The initial hype that surrounded “Kingfish” will probably die down, but with his 2021 follow-up album “662,” the guitarist-singer walks all over any worries about a sophomore slump, showing considerable growth as a songwriter and vocalist, delivering an album that’s notably richer both musically and lyrically.
The career that is unfolding now for Ingram is pretty much what he wanted to pursue since he was a pre-teen kid.
“Well, it started off with my dad. I want to say my dad was the one who would buy me all of the instruments. I think he saw something (in me) early on himself, even though he’s not musically inclined, or anyone on his side of the family is,” Ingram said. “On my mom’s side of the family, that side, they were the reasons why I wanted to play because I would go to church and see them in the quartet (gospel) groups. All of my uncles on their side of the family preached, or preached and played or just sang and played. So I was around them 24-7, and my mom, she was a singer as well. So I would see her sing a lot in churches as a child. So all of that pretty much influenced me to want to become a musician and learn from my Clarksdale history and learn what the city was about.”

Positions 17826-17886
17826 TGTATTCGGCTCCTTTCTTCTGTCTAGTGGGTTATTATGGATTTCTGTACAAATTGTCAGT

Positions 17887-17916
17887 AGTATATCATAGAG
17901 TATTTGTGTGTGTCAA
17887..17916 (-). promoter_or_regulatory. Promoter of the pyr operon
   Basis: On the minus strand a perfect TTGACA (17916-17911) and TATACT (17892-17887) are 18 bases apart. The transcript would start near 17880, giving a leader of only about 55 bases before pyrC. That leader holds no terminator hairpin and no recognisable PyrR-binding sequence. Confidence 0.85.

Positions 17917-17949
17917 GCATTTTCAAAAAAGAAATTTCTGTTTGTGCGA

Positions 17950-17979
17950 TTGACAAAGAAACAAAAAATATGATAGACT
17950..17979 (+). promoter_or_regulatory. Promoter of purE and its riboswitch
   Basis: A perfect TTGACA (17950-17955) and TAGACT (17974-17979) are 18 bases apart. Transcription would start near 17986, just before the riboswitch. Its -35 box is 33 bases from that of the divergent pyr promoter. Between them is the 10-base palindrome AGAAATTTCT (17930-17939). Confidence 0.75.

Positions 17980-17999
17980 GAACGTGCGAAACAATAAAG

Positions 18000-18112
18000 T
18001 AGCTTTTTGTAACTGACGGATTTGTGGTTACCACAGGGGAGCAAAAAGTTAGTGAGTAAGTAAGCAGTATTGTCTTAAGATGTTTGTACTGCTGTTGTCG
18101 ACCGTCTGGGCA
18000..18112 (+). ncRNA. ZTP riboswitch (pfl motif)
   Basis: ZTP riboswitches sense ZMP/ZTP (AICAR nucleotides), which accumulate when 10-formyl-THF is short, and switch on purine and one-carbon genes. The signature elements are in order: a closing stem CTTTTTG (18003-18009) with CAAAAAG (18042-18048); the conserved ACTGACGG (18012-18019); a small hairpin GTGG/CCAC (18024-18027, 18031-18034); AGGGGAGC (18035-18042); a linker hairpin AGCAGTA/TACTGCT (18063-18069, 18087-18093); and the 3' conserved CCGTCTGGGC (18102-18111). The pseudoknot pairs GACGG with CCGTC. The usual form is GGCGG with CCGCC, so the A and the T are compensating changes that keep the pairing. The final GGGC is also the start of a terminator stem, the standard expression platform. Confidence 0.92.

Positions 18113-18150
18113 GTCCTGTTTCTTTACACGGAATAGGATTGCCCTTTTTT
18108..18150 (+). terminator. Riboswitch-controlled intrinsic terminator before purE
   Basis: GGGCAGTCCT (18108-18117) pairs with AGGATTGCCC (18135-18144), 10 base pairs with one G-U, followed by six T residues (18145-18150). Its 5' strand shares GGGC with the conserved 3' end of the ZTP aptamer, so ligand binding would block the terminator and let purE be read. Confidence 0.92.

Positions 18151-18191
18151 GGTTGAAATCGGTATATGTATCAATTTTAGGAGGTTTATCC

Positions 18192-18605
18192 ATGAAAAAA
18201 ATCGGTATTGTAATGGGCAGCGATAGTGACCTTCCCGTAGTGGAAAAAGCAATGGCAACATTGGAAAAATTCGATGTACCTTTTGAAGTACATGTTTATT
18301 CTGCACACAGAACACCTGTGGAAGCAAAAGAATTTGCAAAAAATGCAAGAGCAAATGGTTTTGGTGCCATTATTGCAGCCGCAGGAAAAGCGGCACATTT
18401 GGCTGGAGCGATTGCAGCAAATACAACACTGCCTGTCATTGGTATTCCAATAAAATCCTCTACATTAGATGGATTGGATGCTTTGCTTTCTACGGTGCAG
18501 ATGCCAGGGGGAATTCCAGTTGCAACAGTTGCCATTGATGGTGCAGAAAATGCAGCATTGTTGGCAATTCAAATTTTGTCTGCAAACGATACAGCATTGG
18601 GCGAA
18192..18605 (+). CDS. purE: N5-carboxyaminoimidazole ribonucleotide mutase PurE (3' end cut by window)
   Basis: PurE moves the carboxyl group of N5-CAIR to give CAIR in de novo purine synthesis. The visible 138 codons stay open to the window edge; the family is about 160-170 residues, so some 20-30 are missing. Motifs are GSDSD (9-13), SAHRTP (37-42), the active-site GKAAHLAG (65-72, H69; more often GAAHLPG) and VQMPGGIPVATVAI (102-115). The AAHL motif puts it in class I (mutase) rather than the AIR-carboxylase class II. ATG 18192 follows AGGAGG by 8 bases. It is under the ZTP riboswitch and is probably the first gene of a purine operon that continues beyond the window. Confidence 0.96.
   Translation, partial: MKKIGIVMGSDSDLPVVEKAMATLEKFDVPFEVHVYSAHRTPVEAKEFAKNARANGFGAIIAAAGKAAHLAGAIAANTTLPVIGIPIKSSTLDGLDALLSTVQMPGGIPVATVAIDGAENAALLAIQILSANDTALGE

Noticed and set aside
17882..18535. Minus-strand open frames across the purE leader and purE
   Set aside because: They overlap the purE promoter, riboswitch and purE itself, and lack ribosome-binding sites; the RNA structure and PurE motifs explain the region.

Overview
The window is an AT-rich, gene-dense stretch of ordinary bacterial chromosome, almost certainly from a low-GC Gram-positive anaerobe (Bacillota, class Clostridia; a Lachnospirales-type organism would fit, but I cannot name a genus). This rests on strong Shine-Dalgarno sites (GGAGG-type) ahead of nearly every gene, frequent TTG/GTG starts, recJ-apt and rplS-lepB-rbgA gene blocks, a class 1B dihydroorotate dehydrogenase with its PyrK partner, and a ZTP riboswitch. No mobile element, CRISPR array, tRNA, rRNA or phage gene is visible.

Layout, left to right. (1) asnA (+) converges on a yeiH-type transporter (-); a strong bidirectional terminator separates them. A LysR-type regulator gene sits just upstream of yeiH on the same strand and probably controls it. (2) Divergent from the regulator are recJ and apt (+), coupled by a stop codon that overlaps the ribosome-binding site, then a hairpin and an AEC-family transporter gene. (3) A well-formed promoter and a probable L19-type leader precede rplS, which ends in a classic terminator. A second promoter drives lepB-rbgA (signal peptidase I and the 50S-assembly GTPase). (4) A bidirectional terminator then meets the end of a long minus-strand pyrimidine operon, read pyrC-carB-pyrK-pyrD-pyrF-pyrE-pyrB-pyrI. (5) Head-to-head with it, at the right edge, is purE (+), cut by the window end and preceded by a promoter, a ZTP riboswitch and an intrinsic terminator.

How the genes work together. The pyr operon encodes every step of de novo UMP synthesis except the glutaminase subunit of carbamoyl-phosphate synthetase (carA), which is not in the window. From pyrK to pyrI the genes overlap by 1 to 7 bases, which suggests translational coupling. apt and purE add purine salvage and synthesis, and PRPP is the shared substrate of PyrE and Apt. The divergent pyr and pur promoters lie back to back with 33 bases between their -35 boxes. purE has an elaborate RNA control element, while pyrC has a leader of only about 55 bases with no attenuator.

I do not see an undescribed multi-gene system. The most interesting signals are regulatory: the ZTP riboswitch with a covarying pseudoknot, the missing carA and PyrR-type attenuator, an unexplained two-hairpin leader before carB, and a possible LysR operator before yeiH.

As a teenager, he also took classes at the Delta Blues Museum in Clarksdale, which furthered not only his playing skills on guitar, but his education into the history of blues and Clarksdale’s place in the genre. As time went on, Ingram also explored other more contemporary artists and genres, which helps explain the wider reach of the songs on “662.” The rock edge was present on “Kingfish,” but it re-emerges even more strongly on the second album, while there are also moments that touch on jazz, funk and soul. Still, his music first and foremost is blues.
As the pandemic unfolded, Ingram spent time practicing guitar and writing songs for “662,” which is named after the area code for the Clarksdale area. As with the “Kingfish” album, he hooked up with producer/songwriter Tom Hambridge, and the two held weekly songwriting sessions via Zoom from May to September before heading into the studio, where the album was pretty much completed in five days.
Ingram is back on tour, playing in a four-piece format with bass, drums and keyboards, and he plans to perform plenty of songs from his two albums.
“We’re just trying to mix in both of the albums because there are some people who still listen to the first one and they really enjoy that one,” he said. “But with this tour, I’m happy I’m at a point now where I can play a whole show and do all of my own stuff. So that’s where we’re at now, putting both records together for one set.”
Christone “Kingfish” Ingram
7:30 p.m. March 11. $25-$45. Atlanta Symphony Hall, Woodruff Arts Center, 1280 Peachtree St. NE, Atlanta. 404-733-5000, aso.org.